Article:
The letter detailing concerns about Facebook’s detection of nefarious campaigns on its platform comes just two months before the Iowa caucuses.
The DNC said all of the campaigns appear to be commercially — rather than politically — motivated, but still “have the effect of warping the political perceptions of American voters and hurting Democratic candidates’ electoral chances.”
“It’s concerning that we’re able to uncover these terms-of-service-violating operations on a fairly regular basis, with a team far smaller than Facebook’s. Considering Facebook’s enormous financial resources and the stakes of the upcoming elections, we’d ask that you dedicate additional capacity to enforce your terms of service against these types of malicious actors,” Nanda wrote.
Facebook had no immediate comment on the specifics of the letter Tuesday, but the company has previously confirmed to CNN that it has investigated and taken action on accounts as a result of tips from the DNC.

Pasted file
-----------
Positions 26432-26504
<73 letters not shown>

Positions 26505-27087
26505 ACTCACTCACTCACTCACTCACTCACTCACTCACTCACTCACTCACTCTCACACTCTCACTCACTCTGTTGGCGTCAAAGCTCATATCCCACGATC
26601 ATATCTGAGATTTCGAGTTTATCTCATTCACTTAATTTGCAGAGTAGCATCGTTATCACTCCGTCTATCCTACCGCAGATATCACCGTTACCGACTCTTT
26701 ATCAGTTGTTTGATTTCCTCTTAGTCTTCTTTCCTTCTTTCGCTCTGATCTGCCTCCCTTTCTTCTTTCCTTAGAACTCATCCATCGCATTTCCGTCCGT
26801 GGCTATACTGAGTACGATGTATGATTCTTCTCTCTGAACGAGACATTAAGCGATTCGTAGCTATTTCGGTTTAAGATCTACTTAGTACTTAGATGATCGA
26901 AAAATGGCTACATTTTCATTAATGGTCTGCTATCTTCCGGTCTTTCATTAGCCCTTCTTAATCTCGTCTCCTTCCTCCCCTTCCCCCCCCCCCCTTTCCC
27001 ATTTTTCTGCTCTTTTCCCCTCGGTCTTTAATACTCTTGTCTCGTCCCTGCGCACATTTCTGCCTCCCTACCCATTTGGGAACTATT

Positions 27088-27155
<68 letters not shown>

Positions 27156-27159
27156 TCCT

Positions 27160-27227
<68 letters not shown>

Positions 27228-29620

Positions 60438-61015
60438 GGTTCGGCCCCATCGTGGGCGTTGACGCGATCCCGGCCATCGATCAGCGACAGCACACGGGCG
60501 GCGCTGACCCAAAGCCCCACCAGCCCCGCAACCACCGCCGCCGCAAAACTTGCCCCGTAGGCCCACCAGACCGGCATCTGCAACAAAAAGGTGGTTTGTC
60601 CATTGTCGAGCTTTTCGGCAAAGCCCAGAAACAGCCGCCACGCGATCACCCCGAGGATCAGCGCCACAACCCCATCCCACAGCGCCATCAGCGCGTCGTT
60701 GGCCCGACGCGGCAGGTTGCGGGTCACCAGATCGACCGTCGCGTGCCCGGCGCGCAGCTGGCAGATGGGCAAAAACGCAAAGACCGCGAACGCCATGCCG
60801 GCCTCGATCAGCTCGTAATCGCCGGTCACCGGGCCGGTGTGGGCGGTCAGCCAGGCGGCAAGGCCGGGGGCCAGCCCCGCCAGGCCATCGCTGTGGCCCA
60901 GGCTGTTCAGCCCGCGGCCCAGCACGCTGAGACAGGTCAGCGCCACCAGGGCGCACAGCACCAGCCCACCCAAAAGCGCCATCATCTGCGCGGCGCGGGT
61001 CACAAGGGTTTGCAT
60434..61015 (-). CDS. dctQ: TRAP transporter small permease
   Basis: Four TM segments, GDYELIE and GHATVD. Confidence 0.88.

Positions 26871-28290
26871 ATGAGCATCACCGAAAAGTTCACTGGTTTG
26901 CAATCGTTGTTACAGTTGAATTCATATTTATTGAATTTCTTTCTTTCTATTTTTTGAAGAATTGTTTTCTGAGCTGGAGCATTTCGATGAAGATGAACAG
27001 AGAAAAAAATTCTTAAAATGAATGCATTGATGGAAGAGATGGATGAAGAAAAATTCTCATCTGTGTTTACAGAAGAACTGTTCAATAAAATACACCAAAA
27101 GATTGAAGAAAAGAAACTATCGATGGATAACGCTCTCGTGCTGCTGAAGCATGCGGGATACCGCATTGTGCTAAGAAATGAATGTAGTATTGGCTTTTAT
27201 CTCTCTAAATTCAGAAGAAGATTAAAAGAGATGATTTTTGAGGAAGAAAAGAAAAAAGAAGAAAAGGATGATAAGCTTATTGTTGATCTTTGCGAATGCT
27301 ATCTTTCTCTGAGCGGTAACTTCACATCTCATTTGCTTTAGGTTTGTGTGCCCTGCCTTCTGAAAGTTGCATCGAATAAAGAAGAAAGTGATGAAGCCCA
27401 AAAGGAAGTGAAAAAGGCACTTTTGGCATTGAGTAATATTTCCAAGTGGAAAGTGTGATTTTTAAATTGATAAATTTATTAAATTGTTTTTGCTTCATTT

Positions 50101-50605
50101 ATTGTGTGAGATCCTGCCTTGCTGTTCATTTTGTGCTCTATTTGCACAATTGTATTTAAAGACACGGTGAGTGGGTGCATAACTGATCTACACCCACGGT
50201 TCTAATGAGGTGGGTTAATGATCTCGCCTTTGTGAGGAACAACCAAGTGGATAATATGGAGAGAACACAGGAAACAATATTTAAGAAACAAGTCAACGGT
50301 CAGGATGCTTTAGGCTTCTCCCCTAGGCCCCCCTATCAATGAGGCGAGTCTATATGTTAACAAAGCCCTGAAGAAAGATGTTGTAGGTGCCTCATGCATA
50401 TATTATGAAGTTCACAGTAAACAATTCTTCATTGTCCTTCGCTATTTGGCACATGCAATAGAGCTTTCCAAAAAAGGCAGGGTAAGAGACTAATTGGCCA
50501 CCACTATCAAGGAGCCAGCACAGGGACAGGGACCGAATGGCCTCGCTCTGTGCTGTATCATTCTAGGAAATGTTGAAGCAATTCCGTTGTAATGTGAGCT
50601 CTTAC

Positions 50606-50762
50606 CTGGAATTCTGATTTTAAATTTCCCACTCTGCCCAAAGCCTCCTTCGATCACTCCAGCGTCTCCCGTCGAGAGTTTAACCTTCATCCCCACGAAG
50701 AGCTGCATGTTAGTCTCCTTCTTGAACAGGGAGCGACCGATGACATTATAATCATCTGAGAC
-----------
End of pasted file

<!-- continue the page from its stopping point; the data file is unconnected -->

The DNC led its letter to Sandberg with Facebook’s controversial political ad policy. The company does not fact-check ads from politicians.
“Current Facebook policy allows politicians to place demonstrable lies in front of voters via paid ads. This type of elite disinformation, from politicians many voters trust, is one of the most insidious and damaging forms of disinformation. Facebook’s advanced analytics and targeting capabilities, furthermore, allow candidates to direct disinformation at the populations most susceptible to it,” Nanda wrote.
“Banning political ads or severely inhibiting targeting capabilities on Facebook would not be in our party’s best interest nor in the best interest of promoting voter participation,” she wrote.